By Josiane Kouagheu
DOUALA (Reuters) - A celebrated Cameroonian writer who wrote a piece critical of the government's handling of a separatist crisis in its Anglophone region was detained at Douala airport on Thursday, his wife and lawyer said.
Patrice Nganang, a prize-winning poet, professor and author who lives in New York, was due to board a Kenya Airways flight to Nairobi and then onwards to Harare to join his wife on Thursday but never arrived.
After 24 hours of trying to track him down, Nyasha Bakare said he had been found by his lawyers at a government detention centre in Yaounde, the capital.
"He's apparently OK. That's the main thing," Bakare said, adding that the authorities appeared to be preparing for a legal hearing.
His lawyer Emmanuel Simh said: "He is accused of insulting the president of the republic, and after the hearings we will be able to give further information."
A spokesman at the government's communications department was not immediately available to comment.
Last week the government ordered thousands of villagers to leave their homes in the Anglophone Southwest region as it deployed troops to root out armed separatists.
The move marked an escalation of a year-long crackdown on peaceful protests in the English-speaking western part of the country that has killed dozens of civilians and forced thousands to flee to Nigeria.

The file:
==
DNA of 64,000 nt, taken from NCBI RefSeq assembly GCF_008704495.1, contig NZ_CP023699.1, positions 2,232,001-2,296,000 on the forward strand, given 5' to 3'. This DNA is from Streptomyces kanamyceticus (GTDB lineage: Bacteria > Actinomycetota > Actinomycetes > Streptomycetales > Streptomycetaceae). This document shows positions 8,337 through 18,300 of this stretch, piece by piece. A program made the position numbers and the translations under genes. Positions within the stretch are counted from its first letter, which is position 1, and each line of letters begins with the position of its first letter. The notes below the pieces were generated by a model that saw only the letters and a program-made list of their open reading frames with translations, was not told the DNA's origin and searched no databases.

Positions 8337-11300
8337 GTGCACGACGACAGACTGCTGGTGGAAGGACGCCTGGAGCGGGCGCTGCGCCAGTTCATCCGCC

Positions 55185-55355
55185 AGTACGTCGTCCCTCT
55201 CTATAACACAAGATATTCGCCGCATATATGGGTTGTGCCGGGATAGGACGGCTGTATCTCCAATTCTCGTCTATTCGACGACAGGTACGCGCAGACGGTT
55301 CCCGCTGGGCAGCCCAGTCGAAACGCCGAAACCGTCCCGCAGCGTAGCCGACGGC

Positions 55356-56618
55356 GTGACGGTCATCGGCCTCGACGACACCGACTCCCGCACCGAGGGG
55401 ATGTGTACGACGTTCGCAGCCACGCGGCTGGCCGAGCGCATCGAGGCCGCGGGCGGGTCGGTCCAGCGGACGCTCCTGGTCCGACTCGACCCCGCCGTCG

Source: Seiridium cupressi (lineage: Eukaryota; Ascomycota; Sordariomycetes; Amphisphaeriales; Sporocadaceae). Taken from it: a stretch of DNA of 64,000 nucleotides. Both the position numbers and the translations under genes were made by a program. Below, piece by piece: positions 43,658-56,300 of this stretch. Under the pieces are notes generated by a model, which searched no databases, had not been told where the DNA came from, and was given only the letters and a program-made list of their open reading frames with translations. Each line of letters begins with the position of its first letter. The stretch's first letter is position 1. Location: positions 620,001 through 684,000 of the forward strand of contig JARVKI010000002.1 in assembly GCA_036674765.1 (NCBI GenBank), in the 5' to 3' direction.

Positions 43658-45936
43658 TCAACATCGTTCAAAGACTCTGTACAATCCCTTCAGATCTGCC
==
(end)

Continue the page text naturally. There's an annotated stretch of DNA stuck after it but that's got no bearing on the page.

"Are we going towards the forced relocation of populations and the creation of (refugee) camps?" Nganang wrote in Paris-based Jeune Afrique on Dec. 5, describing this as "offensive".
"So bilingual Cameroonians can be enemies in a country whose president has never said a single speech in English?" he added.
President Paul Biya has ruled Cameroon since 1982 and plans to stand for another term next year. The separatist stirrings add to headaches over the economy slowing sharply since 2014 and attacks in the north by Islamist militant group Boko Haram which have strained the military.
The linguistic divide harks back to the end of World War One, when the League of Nations divided the former German colony of Kamerun between the allied French and British victors.
Biya's 35-year rule has grown increasingly intolerant of dissent, with opposition activists, journalists and intellectuals routinely arrested and sometimes charged.
In April, a Cameroonian reporter for Radio France International was jailed for 10 years by a military court on terrorism charges, including for failing to report acts of terrorism to authorities.
The verdict attracted international criticism.
(Additional reporting by Sofia Christensen in Dakar; Writing by Tim Cocks; Editing by Edward McAllister and Alison Williams)